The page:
The Board and the Superintendent or designee shall establish indicators that will be used to measure the implementation and effectiveness of the district activities related to student wellness. Such indicators may include, but are not limited to:

1. Descriptions of the district's nutrition education, physical education, and health education curricula and the extent to which they align with state academic content standards and legal requirements.

2. An analysis of the nutritional content of school meals and snacks served in all district programs, based on a sample of menus and production records.

3. Student participation rates in all school meal and/or snack programs, including the number of students enrolled in the free and reduced-price meals program compared to the number of students eligible for that program.

4. Extent to which foods sold on campus outside the food services program, such as through vending machines, student stores, or fundraisers, comply with nutritional standards.

5. Results of the state's physical fitness test at applicable grade levels.

6. Number of minutes of physical education offered at each grade span, and the estimated percentage of class time spent in moderate to vigorous physical activity.

7. A description of district efforts to provide additional opportunities for physical activity outside of the physical education program.

8. A description of other districtwide or school-based wellness activities offered, including the number of sites and/or students participating, as appropriate.

The Superintendent or designee shall invite feedback on district and school wellness activities from food service personnel school administrators, the school health council, parents/guardians, students, teachers, before- and after-school program staff and/or other appropriate persons.

As feasible, the assessment report may include a comparison of results across multiple years, a comparison of district data with community, statewide, or national data, and/or a comparison of wellness data with other student outcomes such as academic indicators or student discipline rates.

The Superintendent or designee shall inform and update the public, including parents/guardians, students, and others in the community, about the content and implementation of this policy and assessment results. (42 USC 1758b)

In addition, the assessment results shall be submitted to the Board for the purposes of evaluating policy and practice, recognizing accomplishments, and making policy adjustments as needed to focus district resources and efforts on actions that are most likely to make a positive impact on student health and achievement.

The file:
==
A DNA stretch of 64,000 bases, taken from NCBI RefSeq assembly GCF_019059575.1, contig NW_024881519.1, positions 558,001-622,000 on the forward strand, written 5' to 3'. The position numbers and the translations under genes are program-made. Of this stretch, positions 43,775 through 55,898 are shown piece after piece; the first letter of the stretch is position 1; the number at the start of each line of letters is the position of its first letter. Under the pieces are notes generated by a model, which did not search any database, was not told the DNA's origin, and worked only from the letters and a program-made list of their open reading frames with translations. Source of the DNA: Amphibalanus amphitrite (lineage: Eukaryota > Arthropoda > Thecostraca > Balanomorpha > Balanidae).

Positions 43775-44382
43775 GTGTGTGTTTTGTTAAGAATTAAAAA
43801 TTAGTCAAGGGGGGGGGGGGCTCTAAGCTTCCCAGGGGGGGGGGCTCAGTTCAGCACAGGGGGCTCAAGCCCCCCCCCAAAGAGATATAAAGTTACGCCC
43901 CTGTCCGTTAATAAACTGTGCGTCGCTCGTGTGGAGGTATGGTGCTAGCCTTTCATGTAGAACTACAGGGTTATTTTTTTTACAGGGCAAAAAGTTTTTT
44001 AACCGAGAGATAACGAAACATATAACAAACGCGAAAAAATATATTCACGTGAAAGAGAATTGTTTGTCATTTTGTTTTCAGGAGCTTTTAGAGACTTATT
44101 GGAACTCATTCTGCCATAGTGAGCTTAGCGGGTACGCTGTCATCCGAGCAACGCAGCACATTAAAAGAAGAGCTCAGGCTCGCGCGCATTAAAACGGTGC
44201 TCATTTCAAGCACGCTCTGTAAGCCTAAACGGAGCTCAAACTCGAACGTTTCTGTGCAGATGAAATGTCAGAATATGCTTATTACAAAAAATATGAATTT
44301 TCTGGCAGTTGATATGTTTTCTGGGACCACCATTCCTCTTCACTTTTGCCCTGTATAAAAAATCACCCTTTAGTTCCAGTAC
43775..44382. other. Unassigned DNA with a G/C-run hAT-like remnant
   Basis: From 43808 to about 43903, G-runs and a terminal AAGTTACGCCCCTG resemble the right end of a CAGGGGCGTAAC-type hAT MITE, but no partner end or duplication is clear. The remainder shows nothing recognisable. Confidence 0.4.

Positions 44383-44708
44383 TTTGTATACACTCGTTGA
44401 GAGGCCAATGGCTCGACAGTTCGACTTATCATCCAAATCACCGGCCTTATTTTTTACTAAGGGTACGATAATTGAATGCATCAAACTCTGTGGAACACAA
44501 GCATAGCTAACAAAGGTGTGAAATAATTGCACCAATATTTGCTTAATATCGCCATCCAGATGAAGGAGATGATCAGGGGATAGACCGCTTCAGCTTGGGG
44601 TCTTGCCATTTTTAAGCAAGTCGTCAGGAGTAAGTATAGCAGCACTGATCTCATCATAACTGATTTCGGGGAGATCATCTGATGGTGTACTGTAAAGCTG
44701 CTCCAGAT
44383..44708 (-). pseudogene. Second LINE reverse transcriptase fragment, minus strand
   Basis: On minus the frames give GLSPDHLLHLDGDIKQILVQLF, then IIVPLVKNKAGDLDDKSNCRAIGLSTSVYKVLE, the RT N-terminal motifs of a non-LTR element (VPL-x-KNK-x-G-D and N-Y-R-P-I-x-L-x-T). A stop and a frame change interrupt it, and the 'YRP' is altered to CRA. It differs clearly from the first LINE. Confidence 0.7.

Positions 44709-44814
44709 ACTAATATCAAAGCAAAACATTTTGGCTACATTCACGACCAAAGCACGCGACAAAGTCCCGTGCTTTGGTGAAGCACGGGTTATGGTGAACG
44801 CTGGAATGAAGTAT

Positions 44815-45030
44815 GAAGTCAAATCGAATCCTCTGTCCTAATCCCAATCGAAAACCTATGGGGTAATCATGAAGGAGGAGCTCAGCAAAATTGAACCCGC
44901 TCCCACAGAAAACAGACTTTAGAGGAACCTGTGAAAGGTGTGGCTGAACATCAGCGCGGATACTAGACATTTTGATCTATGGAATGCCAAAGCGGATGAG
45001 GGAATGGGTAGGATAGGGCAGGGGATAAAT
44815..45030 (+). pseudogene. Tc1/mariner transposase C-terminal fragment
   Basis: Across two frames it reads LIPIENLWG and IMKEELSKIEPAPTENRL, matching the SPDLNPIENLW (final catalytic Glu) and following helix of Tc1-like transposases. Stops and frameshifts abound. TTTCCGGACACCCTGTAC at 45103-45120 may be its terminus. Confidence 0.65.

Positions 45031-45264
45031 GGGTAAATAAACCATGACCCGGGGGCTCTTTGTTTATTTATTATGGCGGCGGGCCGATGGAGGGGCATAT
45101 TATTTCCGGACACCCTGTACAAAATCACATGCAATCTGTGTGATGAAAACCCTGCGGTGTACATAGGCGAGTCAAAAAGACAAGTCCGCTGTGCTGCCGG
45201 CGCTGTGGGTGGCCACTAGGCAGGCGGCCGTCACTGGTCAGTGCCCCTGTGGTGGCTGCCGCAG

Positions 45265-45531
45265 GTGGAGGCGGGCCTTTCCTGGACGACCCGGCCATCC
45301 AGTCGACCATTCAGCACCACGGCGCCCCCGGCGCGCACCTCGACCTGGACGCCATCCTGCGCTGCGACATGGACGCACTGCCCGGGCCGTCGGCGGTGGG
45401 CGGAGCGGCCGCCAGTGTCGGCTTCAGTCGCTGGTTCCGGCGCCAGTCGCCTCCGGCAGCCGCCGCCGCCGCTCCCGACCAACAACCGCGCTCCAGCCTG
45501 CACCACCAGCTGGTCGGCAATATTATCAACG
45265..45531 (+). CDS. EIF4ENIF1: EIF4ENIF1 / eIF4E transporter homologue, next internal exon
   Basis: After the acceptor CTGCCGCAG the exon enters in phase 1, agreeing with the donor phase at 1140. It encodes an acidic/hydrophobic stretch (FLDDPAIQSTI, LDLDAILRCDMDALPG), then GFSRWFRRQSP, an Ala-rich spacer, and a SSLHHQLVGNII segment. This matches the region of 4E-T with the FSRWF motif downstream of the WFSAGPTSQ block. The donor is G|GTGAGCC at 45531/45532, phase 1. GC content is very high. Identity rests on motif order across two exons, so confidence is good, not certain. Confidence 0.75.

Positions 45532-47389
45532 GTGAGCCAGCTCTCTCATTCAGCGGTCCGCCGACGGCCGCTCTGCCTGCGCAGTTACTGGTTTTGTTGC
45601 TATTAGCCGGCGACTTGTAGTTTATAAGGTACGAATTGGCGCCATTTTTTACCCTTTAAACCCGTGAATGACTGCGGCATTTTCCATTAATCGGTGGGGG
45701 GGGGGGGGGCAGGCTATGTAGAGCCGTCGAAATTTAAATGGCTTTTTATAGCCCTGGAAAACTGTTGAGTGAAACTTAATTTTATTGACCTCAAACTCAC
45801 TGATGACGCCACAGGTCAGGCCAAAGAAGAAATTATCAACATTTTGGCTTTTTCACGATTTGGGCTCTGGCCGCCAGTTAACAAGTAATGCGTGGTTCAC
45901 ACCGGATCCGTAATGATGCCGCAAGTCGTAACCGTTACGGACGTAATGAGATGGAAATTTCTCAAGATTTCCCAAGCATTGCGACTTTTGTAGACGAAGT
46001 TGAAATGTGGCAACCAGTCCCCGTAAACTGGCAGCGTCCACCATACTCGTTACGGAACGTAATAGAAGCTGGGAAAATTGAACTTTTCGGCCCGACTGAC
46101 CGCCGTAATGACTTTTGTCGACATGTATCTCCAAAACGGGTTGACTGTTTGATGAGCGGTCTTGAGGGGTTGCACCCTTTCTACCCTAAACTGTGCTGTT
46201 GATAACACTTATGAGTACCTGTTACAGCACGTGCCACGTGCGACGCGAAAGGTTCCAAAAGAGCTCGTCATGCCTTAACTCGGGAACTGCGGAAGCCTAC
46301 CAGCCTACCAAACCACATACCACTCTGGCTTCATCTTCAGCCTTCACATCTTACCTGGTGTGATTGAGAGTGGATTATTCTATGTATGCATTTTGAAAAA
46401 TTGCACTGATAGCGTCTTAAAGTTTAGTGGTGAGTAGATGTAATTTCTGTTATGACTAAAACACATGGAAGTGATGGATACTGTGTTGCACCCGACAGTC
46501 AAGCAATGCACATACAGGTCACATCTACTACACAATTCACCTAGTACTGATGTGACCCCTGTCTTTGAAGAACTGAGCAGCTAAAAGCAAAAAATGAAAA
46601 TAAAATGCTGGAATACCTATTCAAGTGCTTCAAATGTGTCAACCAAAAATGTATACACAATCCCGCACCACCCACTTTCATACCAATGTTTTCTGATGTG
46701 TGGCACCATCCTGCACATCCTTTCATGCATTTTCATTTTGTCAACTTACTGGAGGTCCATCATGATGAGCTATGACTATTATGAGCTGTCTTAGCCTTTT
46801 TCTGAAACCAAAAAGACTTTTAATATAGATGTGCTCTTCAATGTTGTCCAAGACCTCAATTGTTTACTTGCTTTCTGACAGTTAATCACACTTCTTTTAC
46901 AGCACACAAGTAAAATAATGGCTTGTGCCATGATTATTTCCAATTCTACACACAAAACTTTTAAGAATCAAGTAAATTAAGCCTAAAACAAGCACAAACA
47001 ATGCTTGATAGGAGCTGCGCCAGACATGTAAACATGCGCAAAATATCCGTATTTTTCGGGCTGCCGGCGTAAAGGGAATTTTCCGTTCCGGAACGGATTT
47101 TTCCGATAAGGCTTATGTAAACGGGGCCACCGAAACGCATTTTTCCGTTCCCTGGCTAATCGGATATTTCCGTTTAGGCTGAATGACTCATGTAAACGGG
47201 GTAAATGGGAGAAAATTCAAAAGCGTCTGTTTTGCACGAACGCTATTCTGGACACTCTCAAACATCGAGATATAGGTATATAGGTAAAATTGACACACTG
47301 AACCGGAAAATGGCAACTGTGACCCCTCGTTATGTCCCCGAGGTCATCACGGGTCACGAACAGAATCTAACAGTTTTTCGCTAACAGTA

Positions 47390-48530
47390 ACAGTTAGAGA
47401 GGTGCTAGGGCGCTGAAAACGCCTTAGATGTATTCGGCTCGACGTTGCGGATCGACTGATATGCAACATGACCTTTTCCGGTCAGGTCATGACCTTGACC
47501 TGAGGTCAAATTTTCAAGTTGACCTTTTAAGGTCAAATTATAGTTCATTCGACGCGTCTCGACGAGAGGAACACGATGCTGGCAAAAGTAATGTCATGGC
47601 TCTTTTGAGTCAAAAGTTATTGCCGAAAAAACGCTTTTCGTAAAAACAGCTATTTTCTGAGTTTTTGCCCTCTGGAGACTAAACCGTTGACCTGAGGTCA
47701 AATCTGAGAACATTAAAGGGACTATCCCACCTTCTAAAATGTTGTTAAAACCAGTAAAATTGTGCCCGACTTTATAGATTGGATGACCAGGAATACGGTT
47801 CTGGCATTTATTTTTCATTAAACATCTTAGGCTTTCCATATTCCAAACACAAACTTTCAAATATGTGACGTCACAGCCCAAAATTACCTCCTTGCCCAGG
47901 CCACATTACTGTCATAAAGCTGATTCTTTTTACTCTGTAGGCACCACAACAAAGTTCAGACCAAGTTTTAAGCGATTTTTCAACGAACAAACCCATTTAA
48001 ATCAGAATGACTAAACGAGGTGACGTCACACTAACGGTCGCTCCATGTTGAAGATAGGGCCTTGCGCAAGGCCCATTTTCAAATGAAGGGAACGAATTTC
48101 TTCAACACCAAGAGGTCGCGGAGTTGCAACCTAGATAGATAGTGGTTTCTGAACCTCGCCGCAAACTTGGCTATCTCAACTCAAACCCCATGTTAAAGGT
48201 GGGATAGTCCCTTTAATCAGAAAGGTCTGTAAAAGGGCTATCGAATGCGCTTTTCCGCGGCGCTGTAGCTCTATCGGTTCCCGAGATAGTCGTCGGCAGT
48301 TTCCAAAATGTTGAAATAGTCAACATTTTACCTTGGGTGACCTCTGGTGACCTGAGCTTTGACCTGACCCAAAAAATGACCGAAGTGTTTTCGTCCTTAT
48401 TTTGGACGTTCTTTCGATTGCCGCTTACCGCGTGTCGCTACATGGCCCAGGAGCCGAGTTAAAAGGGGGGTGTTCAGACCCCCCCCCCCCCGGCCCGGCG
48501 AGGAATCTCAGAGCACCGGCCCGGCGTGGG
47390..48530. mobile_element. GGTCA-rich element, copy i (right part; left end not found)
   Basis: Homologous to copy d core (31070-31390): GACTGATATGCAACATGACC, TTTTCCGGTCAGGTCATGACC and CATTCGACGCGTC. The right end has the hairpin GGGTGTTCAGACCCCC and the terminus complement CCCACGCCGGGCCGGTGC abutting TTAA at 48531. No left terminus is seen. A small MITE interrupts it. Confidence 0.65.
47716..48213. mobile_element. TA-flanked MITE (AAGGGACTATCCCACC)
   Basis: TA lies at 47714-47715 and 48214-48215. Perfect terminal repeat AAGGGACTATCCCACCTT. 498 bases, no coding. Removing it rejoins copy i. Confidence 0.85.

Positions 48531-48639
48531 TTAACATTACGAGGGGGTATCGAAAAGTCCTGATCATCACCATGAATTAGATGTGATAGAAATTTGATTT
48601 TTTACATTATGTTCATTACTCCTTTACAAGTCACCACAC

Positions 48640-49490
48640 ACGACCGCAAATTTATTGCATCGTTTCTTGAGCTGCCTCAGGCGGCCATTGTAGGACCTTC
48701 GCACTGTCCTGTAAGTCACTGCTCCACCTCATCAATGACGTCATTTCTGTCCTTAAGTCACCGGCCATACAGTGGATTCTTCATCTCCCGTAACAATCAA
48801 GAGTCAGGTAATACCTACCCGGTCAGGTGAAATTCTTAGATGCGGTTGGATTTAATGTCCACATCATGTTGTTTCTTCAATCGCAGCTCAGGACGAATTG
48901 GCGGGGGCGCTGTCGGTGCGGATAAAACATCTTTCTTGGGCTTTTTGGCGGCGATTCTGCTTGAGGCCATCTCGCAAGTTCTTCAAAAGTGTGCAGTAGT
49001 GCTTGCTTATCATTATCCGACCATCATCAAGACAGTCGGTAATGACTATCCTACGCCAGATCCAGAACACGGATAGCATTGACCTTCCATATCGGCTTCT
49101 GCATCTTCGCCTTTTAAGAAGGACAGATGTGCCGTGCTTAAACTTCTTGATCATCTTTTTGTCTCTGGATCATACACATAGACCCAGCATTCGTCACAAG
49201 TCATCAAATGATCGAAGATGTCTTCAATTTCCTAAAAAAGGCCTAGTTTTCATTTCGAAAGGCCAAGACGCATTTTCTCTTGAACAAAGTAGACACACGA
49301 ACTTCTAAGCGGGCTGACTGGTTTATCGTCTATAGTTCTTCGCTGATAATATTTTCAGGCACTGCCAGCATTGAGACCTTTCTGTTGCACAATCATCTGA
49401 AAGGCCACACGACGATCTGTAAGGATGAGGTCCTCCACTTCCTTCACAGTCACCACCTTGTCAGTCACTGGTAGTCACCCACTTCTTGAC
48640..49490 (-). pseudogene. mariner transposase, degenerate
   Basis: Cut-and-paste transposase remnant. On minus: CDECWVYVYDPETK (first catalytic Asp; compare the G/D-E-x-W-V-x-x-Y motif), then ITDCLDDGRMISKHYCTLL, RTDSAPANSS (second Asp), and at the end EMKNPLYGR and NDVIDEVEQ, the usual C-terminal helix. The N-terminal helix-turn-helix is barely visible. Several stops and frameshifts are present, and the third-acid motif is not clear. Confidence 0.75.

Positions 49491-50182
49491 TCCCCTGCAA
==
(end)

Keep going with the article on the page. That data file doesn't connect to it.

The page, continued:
In addition, the Superintendent or designee shall prepare and maintain the proper documentation and records needed for the administrative review of the district's wellness policy conducted by the California Department of Education (CDE) every three years.

The assessment results of both the district and state evaluations shall be submitted to the Board for the purposes of evaluating policy and practice, recognizing accomplishments, and making policy adjustments as needed to focus district resources and efforts on actions that are most likely to make a positive impact on student health and achievement.

Posting Requirements

Each school shall post the district's policies and regulations on nutrition and physical activity in public view within all school cafeterias or in other central eating areas. (Education Code 49432)

Each school shall also post a summary of nutrition and physical activity laws and regulations prepared by the California Department of Education.

(cf. 0500 - Accountability)

(cf. 3555 - Nutrition Program Compliance)

VII. Records

The Superintendent or designee shall retain records that document compliance with 7 CFR 210.30, including, but not limited to, the written student wellness policy, documentation of the triennial assessment of the wellness policy for each school site, and documentation demonstrating compliance with the community involvement requirements, including requirements to make the policy and assessment results available to the public. (7 CFR 210.30)

In accordance with Federal civil rights law and U.S. Department of Agriculture (USDA) civil rights regulations and policies, the USDA, its Agencies, offices, and employees, and institutions participating in or administering USDA programs are prohibited from discriminating based on race, color, national origin, sex, disability, age, or reprisal or retaliation for prior civil rights activity in any program or activity conducted or funded by USDA.